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Substance Abuse Treatment & Recovery in North Lauderdale

Under South Florida’s sunny skies is a region that is battling a national addiction epidemic. Addiction is a disease that can be treated with the right help. If you, or someone you know, is struggling with substance abuse in the North Lauderdale area, take a moment to learn more about addiction treatment available in South Florida.

Substance Abuse in South Florida

North Lauderdale, a city near the Atlantic Ocean, has been affected by the opioid epidemic. Unfortunately, the United States as a whole has become the victim of opioids, and South Florida hasn’t been spared from the unfathomable spike in overdose deaths.

South Florida is a major port of entry from South America, so drugs like fentanyl often flow uninhibited through shipping ports. Fentanyl, which is a synthetic opioid estimated to be 50 times more potent than heroin, is commonly used as a cutting agent to increase the strength of heroin.

A stronger substance will have users returning for more, which, in turn, increases profits for the dealer. Between 2014 and 2016, there were 94 recorded overdose deaths where fentanyl was involved. We expect that number to continue rising significantly over time.

What Is Substance Abuse Treatment?

Substance abuse treatment is commonly referred to as drug or alcohol addiction treatment. It is a unique process that will address various issues that range from psychological, social, or medical problems related to substance abuse in a person’s life. 

Effective addiction treatment addresses all needs related to addiction. It must treat all issues that contribute to substance abuse, such as co-occurring mental health issues, past trauma, or medical conditions that fuel one’s addiction.

There are four levels of care in addiction treatment and several subcategories that can address the specific needs of their situation. The American Society of Addiction Medicine (ASAM), has provided an outline of the continuum of care and the criteria it uses to determine an appropriate level of care. They are:

  • Medical Detoxification: Medical detox, which also goes by medically managed intensive inpatient services, is the most intensive level of care in the addiction treatment cycle. It requires 24-hour care from specialized clinicians, and it is an extremely uncomfortable process. Detox is useful for people with medical issues that require immediate attention.
  • Residential Services: Residential treatment is the next level of care after detox. It is a highly intensive process that requires clinical monitoring that occurs around the clock, seven days a week. If you struggle with ongoing mental health issues, you will be monitored continuously to ensure your safety throughout the treatment process.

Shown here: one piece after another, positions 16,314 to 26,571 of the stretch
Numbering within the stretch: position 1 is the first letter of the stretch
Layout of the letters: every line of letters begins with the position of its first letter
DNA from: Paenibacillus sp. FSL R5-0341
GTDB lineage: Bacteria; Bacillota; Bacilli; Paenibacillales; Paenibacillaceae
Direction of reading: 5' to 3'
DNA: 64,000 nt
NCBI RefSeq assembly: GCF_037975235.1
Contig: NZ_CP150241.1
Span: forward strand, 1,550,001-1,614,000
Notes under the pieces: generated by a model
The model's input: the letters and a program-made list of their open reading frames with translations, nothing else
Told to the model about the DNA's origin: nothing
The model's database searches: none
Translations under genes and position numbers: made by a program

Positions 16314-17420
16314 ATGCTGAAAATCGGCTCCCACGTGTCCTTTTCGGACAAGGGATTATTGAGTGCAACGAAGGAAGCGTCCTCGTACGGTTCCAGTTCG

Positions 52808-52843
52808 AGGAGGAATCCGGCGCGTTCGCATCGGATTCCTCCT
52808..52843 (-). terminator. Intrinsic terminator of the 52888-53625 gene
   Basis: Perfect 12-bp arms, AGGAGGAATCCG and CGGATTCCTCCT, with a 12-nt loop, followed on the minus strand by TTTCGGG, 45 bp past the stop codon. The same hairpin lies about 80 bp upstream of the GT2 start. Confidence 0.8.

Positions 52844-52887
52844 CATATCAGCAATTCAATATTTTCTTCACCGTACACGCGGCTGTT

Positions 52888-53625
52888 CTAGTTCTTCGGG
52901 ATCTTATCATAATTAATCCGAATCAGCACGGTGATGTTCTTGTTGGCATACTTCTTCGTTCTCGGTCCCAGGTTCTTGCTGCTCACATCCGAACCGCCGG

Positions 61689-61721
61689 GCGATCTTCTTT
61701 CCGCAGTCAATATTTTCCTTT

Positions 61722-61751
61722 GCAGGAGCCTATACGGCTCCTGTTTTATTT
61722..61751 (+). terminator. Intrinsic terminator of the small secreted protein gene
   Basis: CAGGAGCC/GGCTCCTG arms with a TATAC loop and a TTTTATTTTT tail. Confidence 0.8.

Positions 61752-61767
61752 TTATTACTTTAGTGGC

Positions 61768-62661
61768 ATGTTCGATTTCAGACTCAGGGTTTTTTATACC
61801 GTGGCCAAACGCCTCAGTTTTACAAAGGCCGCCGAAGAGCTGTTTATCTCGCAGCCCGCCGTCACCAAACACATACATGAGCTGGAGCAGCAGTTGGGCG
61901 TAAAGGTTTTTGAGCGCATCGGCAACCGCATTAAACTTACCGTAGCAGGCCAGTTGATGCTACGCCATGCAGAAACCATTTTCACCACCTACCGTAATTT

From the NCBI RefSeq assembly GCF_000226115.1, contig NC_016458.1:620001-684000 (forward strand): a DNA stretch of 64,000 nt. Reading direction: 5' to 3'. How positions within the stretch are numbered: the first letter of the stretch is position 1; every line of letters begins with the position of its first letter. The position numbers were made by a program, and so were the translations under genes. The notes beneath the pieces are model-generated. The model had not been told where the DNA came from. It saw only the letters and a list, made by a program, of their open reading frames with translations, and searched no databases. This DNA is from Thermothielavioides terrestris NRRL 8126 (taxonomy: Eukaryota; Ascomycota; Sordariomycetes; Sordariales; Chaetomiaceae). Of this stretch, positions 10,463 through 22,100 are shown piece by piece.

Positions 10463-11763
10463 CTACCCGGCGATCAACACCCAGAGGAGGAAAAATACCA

• Intensive Outpatient Program (IOP): An intensive outpatient (IOP) program requires more than nine hours of clinical services per week. In most cases, you will attend a treatment schedule similar to the average workweek. You will be required to participate in therapy sessions, which are not limited to individual, group, or family.
  • Outpatient Treatment: Outpatient is regarded as the lowest level of care in addiction treatment. It is a crucial step between addiction therapy and independent living after the completion of treatment. Outpatient requires you to attend less than nine hours of clinical services per week. 

What to Look for in Addiction Treatment

If you are looking for an addiction treatment program in North Lauderdale, we know it’s overwhelming to find the right option for you. There are ways to find the best choice for you. The National Institute on Drug Abuse (NIDA) has compiled a list of principles for effective treatment. These include:

  • Addiction is a chronic but treatable disease: Addiction was once viewed as a bad habit or a moral failing. That outlook, however, is changing. It has been studied in-depth enough to determine that it is a disease like cancer or diabetes. The facility you choose must view addiction as a disease that can be treated. 
  • Treatment must be individualized: No single option will work for everyone who needs treatment for a substance abuse issue. Addiction comes with various underlying causes, and these all need to be addressed for a treatment program to be effective. 
  • Treatment must address more than one need: Since addiction is fueled by more than drug use, all areas must be examined. Unaddressed underlying issues will lead to an eventual relapse. 
  • Treatment must last long enough: The length of time spent in treatment is vital. An adequate period to treat addiction is thought to be around 90 days.
  • Behavioral therapies are suggested: There are several treatment options to choose from. Clinicians may also suggest different kinds of therapies. Behavioral therapies are focused on increasing your motivation and keeping you informed and engaged in the recovery process.

Sources

American Society of Addiction Medicine. (n.d.). Retrieved from https://www.asam.org/resources/the-asam-criteria/about

National Institute on Drug Abuse. (2019, January 29). Overdose Death Rates. Retrieved from https://www.drugabuse.gov/related-topics/trends-statistics/overdose-death-rates

American Society of Addiction Medicine. (n.d.). Retrieved from https://www.asam.org/resources/definition-of-addiction

National Institute on Drug Abuse. (n.d.). 8: Medical detoxification. Retrieved from https://www.drugabuse.gov/publications/teaching-packets/understanding-drug-abuse-addiction/section-iii/7-medical-detoxification

National Institute on Drug Abuse. (n.d.). Principles of Effective Treatment. Retrieved from https://www.drugabuse.gov/publications/principles-drug-addiction-treatment-research-based-guide-third-edition/principles-effective-treatment

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